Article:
“Allegory of Faith,” Jan Vermeer, is a description of the picture

“Allegory of Faith,” Jan Vermeer, is a description of the picture
“Allegory of Faith,” Jan Vermeer, is a description of the picture - 1

  • Posted by Jan Vermeer
  • Museum: Metropolitan Museum
  • Year: Around 1670

Description of the picture :

Allegoria of Faith – Jan Vermeer Delft. Oil on canvas. 114.3×88.9

   The picture, which differs from other works of the artist in unusually large sizes, contains an unambiguous symbolic message. A richly expanded curtain located on the foreground, similar to a trellis, introduces the viewer into the scene, displaying the embodiment of Faith. It is surrounded by symbolic attributes gleaned in the famous book of Cesare Ripa “Iconology”, translated in the middle of the XVII century. in Dutch. White and blue are the obvious personification of purity and truth. A hand pressed to the chest indicates the depth of faith emanating from the heart itself. On the wall there is a reproduction of the painting by the Antwerp painter Jacob Yordans “Crucifixion”, which further convincingly emphasizes the significance of the scene.

   It is interesting that the picture depicted on the canvas was the property of Vermeer and was mentioned in the inventory of the artist’s property compiled after his death. The constraint of the composition and more rigorous color appear in the later works of the artist. They are accompanied by a noticeable influence of classical concepts, which gradually spread in the Dutch art of that era. It cannot be ruled out that the canvas was written on order.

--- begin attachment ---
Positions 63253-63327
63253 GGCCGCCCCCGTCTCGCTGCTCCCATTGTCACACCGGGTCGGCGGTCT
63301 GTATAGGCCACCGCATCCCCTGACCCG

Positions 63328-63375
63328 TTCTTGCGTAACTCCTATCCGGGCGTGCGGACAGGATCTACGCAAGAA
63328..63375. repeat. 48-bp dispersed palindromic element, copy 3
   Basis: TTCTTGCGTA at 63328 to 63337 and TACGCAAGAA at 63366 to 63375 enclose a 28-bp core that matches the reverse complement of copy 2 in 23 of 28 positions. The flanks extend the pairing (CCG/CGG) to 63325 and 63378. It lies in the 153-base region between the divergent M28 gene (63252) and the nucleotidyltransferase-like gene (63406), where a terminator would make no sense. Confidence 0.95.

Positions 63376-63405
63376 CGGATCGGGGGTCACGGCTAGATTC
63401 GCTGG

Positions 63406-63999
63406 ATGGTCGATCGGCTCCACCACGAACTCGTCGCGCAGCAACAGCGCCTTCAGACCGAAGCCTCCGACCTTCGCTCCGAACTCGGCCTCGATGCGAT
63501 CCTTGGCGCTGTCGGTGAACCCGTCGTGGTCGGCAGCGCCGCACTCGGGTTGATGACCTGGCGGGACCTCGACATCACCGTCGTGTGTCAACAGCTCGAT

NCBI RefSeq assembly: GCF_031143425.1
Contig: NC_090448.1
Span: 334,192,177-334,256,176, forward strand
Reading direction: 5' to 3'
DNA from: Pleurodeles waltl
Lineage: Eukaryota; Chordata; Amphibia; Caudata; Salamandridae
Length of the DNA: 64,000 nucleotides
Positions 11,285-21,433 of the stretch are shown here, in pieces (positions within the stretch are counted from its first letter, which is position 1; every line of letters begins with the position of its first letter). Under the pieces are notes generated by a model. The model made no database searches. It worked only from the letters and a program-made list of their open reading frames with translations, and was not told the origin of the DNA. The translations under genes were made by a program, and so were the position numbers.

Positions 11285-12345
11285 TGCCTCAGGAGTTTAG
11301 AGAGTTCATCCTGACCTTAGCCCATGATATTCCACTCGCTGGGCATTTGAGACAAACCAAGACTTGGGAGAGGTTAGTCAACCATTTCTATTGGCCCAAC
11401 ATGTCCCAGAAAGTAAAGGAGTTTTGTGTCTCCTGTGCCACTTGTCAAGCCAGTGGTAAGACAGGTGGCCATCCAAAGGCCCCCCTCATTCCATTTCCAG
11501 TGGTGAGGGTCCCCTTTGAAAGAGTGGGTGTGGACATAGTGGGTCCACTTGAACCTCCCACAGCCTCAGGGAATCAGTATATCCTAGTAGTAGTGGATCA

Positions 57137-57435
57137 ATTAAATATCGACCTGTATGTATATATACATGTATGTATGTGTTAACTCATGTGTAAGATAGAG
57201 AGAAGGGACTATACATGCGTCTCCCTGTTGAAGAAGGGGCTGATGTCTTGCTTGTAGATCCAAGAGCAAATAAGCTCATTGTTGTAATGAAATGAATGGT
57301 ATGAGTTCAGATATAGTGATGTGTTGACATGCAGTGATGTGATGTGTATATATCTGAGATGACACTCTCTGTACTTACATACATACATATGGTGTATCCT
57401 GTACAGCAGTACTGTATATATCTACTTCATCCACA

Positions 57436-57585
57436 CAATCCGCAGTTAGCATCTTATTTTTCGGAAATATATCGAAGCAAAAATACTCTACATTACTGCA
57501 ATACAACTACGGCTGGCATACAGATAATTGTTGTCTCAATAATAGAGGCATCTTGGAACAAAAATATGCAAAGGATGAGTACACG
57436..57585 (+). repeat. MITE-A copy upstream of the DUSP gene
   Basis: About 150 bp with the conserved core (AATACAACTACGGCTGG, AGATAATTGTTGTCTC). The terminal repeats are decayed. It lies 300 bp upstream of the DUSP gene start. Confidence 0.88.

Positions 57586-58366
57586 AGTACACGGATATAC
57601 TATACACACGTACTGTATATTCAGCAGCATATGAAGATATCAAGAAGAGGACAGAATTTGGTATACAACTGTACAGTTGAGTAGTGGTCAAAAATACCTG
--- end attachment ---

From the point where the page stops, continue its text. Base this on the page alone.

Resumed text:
The crucifixion, cup and Bible, placed on a table located next to the girl, emphasize the fundamental role in the Catholic religion of the sacrament of the Eucharist and the sacrifice of Christ. Counter-reform, especially in open debate with the doctrine of Protestantism, concerning symbolic value, imputed bread and guilt, recognized the Communion as a special role.

   According to the Christian tradition, the apple lying at the feet of Vera represents a forbidden fruit from the Garden of Eva, a sophisticated serpent, and therefore has become a symbol of the fall of man and mortal sin. In fact, the Holy Scriptures do not say what kind the tree of knowledge belonged to. But the Latin word malum means both male (“evil”) and malus (“apple tree”), it follows that the tree should be an apple tree.